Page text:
cinorf10 encodes a PE monomethyltransferase
Expression of cinorf10 in S. lividans results in MMPE accumulation and confers resistance to duramycin
The cinorf10 coding sequence was next cloned into the integrative Streptomyces vector pIJ10257  under the control of the constitutive ermE* promoter and introduced into S. lividans 1326 by conjugation. TLC analysis of lipid extracts of the cinorf10-containing strain again revealed an additional lipid spot, the mobility of which was again consistent with MMPE (Fig. 3c). This additional lipid spot was not detected in a strain containing only the pIJ10257 vector, but a spot of similar mobility was observed in extracts from the strain expressing the bradyrhizobial pmtA.
Deletion of cinL, cinR, or cinK in S. cinnamoneus results in sensitivity to duramycin as well as abolishing cinnamycin production
The mutational analysis described earlier had shown that deletion of cinorf10, cinR, or cinK in S. cinnamoneus resulted in loss of cinnamycin production. To assess the effect of these deletions on immunity to cinnamycin, bioassays were carried out revealing that each of the mutants had become sensitive to duramycin (Fig. 4b), consistent with a role for cinKR in regulating cinorf10 expression and potentially that establishment of immunity is a pre-requisite for biosynthesis. Both resistance to duramycin and notably cinnamycin production was restored to each of the deletion strains following the introduction of pIJ10257 with cinorf10 expressed from the ermE* promoter (data not shown); the ability of constitutively expressed cinorf10 to suppress the non-producing phenotype of the mutants indicates that the only essential role for CinKR in cinnamycin biosynthesis is to regulate cinorf10 expression.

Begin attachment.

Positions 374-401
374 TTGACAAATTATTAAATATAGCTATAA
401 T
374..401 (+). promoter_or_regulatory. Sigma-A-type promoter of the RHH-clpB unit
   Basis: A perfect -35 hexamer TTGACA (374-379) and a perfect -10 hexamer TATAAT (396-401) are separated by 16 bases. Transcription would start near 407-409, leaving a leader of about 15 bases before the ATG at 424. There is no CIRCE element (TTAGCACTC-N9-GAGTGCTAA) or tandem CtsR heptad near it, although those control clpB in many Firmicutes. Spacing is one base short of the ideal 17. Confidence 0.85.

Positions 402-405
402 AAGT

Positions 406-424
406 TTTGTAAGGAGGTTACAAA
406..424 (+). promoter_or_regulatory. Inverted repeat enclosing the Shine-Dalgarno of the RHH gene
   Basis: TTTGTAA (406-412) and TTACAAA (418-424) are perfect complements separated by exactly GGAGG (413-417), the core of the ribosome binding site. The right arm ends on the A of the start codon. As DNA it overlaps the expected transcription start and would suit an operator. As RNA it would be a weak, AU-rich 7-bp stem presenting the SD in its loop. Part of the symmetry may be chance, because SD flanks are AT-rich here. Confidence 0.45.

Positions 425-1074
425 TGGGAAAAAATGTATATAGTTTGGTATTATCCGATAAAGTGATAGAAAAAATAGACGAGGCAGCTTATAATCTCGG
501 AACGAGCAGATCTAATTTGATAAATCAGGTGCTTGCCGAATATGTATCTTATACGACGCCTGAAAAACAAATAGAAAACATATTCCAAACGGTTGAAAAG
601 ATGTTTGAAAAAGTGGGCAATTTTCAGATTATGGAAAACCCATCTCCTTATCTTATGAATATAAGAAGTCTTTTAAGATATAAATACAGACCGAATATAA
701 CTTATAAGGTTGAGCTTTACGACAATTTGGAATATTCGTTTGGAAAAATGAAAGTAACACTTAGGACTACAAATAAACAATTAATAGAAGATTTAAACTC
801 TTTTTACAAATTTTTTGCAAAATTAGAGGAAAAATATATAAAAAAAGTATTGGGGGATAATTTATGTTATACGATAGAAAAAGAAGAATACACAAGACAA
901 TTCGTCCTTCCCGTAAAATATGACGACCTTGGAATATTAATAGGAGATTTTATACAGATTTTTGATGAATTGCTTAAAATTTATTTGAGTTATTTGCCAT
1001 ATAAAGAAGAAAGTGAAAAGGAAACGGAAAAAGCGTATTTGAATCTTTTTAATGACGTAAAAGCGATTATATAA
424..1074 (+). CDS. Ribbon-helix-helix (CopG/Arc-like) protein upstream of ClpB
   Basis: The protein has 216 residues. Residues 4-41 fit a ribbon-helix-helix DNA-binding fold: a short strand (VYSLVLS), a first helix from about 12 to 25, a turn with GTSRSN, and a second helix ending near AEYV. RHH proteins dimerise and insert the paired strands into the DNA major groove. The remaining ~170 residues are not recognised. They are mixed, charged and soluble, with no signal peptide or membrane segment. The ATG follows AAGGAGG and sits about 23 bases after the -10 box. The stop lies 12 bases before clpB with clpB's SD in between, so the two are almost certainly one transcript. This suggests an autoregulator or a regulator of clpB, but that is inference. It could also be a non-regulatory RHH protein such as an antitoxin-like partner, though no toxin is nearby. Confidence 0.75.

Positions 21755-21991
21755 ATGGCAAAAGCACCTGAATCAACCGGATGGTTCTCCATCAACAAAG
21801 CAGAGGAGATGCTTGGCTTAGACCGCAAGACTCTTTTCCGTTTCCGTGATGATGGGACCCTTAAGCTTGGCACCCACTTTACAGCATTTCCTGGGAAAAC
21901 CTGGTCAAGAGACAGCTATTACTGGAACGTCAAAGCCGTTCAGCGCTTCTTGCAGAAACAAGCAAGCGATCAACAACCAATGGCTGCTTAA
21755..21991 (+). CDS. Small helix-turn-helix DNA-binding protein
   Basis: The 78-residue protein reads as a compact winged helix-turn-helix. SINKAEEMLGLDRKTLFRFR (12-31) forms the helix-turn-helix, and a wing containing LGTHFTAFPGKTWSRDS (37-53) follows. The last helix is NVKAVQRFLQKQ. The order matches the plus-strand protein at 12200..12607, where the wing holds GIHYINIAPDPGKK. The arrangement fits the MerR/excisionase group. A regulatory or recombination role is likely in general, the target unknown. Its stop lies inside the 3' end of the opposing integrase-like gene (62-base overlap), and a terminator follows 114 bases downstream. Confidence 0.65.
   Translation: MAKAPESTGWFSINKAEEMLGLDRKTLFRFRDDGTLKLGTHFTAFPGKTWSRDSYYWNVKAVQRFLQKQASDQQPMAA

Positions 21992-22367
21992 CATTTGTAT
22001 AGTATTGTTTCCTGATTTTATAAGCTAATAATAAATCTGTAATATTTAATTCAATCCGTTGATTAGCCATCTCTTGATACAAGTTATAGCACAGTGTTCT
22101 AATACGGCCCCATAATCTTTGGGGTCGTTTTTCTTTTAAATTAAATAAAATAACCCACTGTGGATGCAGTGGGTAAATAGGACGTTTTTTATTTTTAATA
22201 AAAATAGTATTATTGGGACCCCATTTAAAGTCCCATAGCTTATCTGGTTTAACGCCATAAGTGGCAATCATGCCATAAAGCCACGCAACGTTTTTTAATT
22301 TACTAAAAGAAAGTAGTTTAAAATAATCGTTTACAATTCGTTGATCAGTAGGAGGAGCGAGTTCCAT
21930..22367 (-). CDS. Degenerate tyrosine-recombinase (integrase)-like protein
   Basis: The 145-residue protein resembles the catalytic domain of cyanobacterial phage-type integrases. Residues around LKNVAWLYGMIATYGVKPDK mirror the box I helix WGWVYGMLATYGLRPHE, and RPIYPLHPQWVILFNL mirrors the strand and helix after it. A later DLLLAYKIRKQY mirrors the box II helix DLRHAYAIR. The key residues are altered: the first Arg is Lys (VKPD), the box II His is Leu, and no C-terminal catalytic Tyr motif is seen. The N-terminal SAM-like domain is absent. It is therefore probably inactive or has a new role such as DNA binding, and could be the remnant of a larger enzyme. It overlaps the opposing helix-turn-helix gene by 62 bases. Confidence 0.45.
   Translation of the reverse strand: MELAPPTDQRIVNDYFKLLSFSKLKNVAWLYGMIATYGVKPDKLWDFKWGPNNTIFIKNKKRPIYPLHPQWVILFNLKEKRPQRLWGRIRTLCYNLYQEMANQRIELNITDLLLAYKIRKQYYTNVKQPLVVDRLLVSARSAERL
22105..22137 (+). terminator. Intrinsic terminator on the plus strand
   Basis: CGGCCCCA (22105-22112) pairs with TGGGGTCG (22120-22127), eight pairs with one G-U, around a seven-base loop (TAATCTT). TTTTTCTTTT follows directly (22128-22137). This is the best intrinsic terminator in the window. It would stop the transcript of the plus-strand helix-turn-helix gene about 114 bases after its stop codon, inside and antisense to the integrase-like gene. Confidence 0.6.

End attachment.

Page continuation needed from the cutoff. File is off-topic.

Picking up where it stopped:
Expression of PEMT activity is induced by sub-inhibitory concentrations of duramycin
In an attempt to address whether induction might reflect a direct interaction of duramycin with CinK, rather than membrane stress sensed by the sensor kinase, cultures were also treated with a variant of cinnamycin (P9Q) that lacks antimicrobial activity and that is thought not to bind to PE. In cinnamycin, P9 contributes to the PE-binding pocket and may interact directly with the ethanolamine head group of the phospholipid [10, 19]. Replacement of P9 with a Q (glutamine) residue containing a bulky side group would likely interfere with the insertion of the glycerophosphoethanolamine head group into its binding pocket. The ability of the variant to induce PEMT activity (Fig. 6a) suggests that induction is not a consequence of membrane stress. Moreover, since immunity to cinnamycin appears to be a pre-requisite for production, the ability of the strain to produce deoxycinnamycin, which lacks antibiotic activity, after deletion of cinX is again consistent with specific induction by the lantibiotic, rather than a response to membrane perturbation.